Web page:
Eighty-four cases have been reported in the literature in which hyperthyroidism and myasthenia gravis have existed together. Weickhardt and Redmond have reviewed these cases and report 29 deaths in this group, showing the serious prognosis that exists when this relationship occurs—the prognosis appearing to be most grave when the hyperthyroidism develops in a patient with preexisting myasthenia gravis. The fact that, within the course of a few months in 1960, we were acquainted with 3 additional such cases has prompted this report. It has been well established that, when these 2 diseases coexist, control of the hyperthyroidism is the essential therapeutic problem, and we would like to suggest that perhaps such control may be more safely induced by the use of I,131 along with control of the myasthenia gravis, than by subtotal thyroidectomy.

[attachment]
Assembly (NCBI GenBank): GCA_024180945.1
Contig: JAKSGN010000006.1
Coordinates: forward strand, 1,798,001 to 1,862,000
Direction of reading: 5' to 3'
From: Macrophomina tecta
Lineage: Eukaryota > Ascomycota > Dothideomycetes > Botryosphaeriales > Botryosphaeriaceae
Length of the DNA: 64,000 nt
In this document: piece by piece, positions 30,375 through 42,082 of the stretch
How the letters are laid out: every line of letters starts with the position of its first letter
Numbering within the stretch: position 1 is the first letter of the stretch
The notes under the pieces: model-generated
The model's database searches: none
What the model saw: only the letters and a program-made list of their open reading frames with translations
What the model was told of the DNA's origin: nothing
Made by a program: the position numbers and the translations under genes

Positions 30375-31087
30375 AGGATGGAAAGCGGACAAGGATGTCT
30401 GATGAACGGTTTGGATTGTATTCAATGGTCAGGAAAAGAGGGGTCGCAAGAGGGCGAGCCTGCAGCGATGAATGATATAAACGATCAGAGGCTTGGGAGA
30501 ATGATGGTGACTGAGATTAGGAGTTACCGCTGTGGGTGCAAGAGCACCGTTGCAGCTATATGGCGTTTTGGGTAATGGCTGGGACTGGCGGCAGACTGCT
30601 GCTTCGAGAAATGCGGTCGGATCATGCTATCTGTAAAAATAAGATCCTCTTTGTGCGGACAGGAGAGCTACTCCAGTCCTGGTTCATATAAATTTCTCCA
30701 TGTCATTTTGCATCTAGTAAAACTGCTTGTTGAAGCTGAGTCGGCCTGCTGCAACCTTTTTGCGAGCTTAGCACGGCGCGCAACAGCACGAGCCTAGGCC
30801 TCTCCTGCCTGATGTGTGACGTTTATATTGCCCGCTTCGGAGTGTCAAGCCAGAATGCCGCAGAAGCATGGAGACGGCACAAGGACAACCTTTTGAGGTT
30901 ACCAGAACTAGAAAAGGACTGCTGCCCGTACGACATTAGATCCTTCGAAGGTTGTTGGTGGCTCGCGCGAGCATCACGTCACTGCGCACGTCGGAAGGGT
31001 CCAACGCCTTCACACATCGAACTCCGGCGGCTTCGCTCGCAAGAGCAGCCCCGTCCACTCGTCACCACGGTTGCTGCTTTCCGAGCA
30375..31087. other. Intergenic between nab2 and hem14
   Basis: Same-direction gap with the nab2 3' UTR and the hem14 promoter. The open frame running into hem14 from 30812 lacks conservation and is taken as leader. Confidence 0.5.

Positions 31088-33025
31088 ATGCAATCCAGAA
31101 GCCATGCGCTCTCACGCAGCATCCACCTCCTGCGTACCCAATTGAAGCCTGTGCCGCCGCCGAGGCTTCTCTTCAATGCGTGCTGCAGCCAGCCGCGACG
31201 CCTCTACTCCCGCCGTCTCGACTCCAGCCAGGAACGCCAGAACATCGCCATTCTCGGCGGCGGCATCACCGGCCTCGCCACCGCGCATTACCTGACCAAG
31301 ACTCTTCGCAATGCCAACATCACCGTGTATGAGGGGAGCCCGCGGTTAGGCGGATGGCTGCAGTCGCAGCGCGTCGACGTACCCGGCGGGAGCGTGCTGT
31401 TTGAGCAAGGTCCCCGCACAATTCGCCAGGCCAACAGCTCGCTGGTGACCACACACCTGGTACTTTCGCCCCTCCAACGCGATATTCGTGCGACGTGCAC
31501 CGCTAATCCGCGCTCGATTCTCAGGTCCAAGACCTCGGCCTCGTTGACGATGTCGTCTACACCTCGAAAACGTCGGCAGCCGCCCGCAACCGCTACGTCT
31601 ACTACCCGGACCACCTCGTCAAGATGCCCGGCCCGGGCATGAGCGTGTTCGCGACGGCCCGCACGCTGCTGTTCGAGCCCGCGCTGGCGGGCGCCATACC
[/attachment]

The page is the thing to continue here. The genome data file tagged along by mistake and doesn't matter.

Since the 2 diseases have so many findings common to both, the diagnosis of myasthenia gravis